Career opportunities session

Eurojust’s Administrative Director Mr Nikolaos Panagiotopoulos and the Head of Human Resources Ms Claudia Trif provide in-depth information on employment opportunities and the candidate profiles Eurojust is looking for.

Eurojust Virtual Open Day | Thank You

Almost 300 participants from 34 countries virtually walked through the Eurojust building on 17 October 2020. A big thank you to all our guests for contributing to the success of this event. Let’s peek behind the scenes and travel around the world to see which countries were represented during Eurojust’s first Virtual Open Day.


Eurojust Virtual Open Day | Q&A

Please find the answers to the questions asked during our Digital Open Day on 17 October 2020, which could not be answered by the prosecutors, in view of the time schedule:

The EU Member States decided to found Eurojust in 1999, and after a first start in Brussels, Eurojust moved to The Hague, as it had been decided before to establish Europol there. The city was establishing itself as well as City of Peace and Justice, with many other international institutions in this domain already operating there, so the choice was a logical one.

Eurojust is paid from the EU budget. Its own budget in 2020 is EUR 40 million. With this, the Agency adds a lot of value, as it enables judicial actions which otherwise would not be possible. In 2019 alone, the rapid judicial cooperation coordinated through Eurojust led to the seizure of goods and money worth over EUR 2 billion, as well as nearly 2 700 arrests. The actions had impact on the trade in illicit drugs with a total value of EUR 2.8 billion. These results would not have been achieved without the involvement of Eurojust.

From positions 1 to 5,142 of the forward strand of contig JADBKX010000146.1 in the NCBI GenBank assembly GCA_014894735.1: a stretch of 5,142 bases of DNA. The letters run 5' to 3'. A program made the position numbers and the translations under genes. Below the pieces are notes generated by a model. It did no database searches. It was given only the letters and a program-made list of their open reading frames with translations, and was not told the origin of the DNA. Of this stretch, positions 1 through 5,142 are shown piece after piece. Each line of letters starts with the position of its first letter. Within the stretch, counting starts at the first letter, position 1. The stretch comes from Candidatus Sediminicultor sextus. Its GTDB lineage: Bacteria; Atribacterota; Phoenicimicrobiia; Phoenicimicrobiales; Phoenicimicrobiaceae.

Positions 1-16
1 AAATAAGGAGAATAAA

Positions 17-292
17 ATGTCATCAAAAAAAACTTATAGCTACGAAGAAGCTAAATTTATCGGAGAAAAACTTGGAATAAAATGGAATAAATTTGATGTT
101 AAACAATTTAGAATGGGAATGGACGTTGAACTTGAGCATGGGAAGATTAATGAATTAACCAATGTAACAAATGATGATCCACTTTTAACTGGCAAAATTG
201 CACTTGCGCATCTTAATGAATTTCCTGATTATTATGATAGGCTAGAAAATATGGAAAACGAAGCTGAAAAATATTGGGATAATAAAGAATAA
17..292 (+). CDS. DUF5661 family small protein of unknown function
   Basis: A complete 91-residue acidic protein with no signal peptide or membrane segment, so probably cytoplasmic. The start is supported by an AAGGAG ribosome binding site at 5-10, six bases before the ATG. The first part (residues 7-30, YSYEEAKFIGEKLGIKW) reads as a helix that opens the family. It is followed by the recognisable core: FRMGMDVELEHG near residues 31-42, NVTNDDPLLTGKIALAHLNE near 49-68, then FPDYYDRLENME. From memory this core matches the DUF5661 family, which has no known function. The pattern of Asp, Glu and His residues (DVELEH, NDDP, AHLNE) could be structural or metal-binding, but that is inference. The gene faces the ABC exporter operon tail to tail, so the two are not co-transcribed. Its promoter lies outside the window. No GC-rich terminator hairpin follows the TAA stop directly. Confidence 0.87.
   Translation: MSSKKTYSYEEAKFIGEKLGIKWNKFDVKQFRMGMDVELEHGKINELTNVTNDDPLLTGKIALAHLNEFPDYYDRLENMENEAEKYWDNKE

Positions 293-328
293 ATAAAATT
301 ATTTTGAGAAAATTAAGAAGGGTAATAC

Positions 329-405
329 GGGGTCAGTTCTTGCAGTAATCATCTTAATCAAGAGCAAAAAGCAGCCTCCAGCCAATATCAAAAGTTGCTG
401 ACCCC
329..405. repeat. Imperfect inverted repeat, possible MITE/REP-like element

Eurojust does not start investigations but acts at the request of Member States or third countries that have a Liaison Prosecutor at Eurojust. The Agency is the essential link between the judiciary in various countries, as National Members and their teams can help with complicated legal issues in other jurisdictions. Eurojust can help to speed up procedures, such as the issuance of European Investigation Orders, and overcome difficulties regarding the European Arrest Warrant.

Furthermore, the Agency organises coordination meetings and action days or coordination centres to prepare for major operations where the judiciary and law enforcement in the countries concerned need to cooperate to take on cross-border criminal organisations.

The National Members and their Assistants and Deputies are paid for by the national authorities of the Member States, while Eurojust pays their additional costs, travelling etc. The staff of Eurojust is paid from the Agency’s budget.

At Eurojust, there are around 335 employees, out of whom about 100 work at the National Desks. There are slightly over 200 staff members employed directly by Eurojust, and additionally some 30 seconded experts from the Member States.